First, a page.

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 Decade: 2000-2009
 Year: 2006
 Collection: Congressional Research Service Reports
High Altitude Electromagnetic Pulse (HEMP) and High Power Microwave (HPM) Devices: Threat Assessments
No Description digital.library.unt.edu/ark:/67531/metacrs8769/
Science and Technology Policy: Issues for the 109th Congress
No Description digital.library.unt.edu/ark:/67531/metacrs9804/
Science and Technology Policy: Issues for the 109th Congress
No Description digital.library.unt.edu/ark:/67531/metacrs8584/
Science and Technology Policy: Issues for the 109th Congress
Science and technology have a pervasive influence over a wide range of issues confronting the nation. Decisions on how much federal funding to invest in research and development (R&D) and determining what programs have the highest priority, for example, may have implications for homeland security, new high technology industries, government/private sector cooperation in R&D, and myriad other areas. This report indicates the sweep of science and technology in many public policy issues, such as global climate change, stem cell research, patent protection, and telecommunications reform. This report also addresses key issues that directly affect, or are affected by, science and technology. digital.library.unt.edu/ark:/67531/metacrs10385/
Biotechnology in Animal Agriculture: Status and Current Issues
This report discusses the status and current issues regarding animal agriculture that is being transformed by rapid advances in biotechnology. This report will be updated as significant developments in agricultural biotechnology occur and as Congress develops legislation addressing emerging agricultural biotechnology issues. digital.library.unt.edu/ark:/67531/metacrs8961/
Background and Legal Issues Related to Stem Cell Research
In August 2001, President Bush announced that federal funds, with certain restrictions, may be used to conduct research on human embryonic stem cells. Federal research is limited to “the more than 60” existing stem cell lines that were derived (1) with the informed consent of the donors; (2) from excess embryos created solely for reproductive purposes; and (3) without any financial inducements to the donors. No federal funds may be used for the derivation or use of stem cell lines derived from newly destroyed embryos; the creation of any human embryos for research purposes; or cloning of human embryos for any purposes. digital.library.unt.edu/ark:/67531/metacrs9868/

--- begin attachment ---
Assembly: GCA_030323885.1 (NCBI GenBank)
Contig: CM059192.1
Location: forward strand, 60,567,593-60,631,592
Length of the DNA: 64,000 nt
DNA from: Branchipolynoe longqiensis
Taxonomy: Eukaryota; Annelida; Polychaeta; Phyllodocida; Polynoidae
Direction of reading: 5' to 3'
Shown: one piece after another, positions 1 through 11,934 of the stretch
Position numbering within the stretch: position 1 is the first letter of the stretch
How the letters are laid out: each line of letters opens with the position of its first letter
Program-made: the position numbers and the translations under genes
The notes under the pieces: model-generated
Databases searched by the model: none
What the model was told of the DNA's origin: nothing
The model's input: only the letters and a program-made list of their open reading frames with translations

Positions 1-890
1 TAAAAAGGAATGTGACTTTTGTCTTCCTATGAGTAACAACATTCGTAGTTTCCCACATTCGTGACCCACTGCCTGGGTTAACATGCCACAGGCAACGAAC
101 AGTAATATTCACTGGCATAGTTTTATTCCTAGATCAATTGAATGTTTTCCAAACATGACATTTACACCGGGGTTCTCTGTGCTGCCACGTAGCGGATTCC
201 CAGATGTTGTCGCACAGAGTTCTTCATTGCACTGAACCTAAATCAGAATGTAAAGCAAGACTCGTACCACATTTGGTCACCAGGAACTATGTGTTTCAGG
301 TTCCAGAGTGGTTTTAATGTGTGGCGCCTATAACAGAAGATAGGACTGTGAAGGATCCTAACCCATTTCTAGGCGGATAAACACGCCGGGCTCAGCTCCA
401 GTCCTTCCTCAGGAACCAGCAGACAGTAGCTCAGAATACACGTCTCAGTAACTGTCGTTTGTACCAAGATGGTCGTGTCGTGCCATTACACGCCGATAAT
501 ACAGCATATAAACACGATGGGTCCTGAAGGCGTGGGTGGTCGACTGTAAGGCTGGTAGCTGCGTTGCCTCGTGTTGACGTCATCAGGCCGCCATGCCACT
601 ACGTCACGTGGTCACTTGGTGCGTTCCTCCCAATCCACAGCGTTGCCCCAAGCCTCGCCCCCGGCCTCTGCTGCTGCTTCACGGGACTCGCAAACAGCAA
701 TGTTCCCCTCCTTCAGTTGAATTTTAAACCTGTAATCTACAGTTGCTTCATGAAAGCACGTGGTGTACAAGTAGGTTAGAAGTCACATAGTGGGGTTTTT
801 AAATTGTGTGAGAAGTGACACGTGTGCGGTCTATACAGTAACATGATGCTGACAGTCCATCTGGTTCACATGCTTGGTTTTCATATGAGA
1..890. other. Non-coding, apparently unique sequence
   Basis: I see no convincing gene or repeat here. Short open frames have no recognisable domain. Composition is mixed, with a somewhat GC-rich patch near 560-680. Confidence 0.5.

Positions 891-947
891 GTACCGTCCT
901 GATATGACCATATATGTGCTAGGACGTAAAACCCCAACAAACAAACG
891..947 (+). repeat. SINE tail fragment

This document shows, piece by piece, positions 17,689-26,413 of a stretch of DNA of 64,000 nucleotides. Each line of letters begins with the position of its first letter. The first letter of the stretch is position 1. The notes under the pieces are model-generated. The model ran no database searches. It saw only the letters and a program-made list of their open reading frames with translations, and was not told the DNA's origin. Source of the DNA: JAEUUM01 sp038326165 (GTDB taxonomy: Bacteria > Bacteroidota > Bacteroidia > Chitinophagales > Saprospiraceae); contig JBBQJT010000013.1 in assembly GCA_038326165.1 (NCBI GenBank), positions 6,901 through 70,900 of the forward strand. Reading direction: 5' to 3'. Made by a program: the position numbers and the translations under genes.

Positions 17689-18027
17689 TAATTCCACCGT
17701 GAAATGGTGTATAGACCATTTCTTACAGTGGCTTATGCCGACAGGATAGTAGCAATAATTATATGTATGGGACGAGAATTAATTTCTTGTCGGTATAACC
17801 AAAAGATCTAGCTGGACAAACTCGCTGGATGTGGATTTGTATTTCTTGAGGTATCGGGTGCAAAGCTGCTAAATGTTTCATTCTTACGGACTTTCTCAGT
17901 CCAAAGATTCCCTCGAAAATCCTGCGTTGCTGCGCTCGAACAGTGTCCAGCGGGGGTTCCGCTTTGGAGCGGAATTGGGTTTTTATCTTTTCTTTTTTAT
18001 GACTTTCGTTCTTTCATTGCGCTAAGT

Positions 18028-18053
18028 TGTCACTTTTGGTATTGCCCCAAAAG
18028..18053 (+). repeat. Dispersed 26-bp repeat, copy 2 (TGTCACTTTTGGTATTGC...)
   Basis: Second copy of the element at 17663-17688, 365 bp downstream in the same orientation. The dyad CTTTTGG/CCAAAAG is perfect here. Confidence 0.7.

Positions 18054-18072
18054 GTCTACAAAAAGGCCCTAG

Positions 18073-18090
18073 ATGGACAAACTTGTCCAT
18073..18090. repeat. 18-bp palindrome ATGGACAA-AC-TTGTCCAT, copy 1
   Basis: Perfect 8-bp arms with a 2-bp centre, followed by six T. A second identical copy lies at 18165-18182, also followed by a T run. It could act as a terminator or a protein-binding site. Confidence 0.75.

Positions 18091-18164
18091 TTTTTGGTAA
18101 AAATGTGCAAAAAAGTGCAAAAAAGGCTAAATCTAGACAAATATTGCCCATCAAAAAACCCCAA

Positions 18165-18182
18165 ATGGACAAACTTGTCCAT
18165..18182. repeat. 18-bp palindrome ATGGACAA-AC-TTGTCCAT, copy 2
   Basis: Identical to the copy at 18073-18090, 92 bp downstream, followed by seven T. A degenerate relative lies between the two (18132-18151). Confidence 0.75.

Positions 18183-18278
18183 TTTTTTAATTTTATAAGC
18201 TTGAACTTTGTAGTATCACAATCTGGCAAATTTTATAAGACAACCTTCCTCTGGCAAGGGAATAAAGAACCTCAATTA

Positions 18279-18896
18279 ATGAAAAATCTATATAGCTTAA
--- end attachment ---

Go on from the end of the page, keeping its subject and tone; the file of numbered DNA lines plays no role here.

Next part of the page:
Background and Legal Issues Related to Stem Cell Research
In August 2001, President Bush announced that federal funds, with certain restrictions, may be used to conduct research on human embryonic stem cells. This report explains the limitations on this research, as well as corresponding and related legislation to the issue of embryonic stem cell research, including the Stem Cell Research Enhancement Act of 2005. digital.library.unt.edu/ark:/67531/metacrs10274/
Federal Research and Development Funding: FY2006
No Description digital.library.unt.edu/ark:/67531/metacrs8678/
Science and Technology Policy: Issues for the 109th Congress
No Description digital.library.unt.edu/ark:/67531/metacrs9378/
Federal Research and Development: Budgeting and Priority-Setting Issues, 107th Congress
No Description digital.library.unt.edu/ark:/67531/metacrs9699/
Federal Research and Development Funding: FY2007
No Description digital.library.unt.edu/ark:/67531/metacrs8959/
Countries of the World and International Organizations: Sources of Information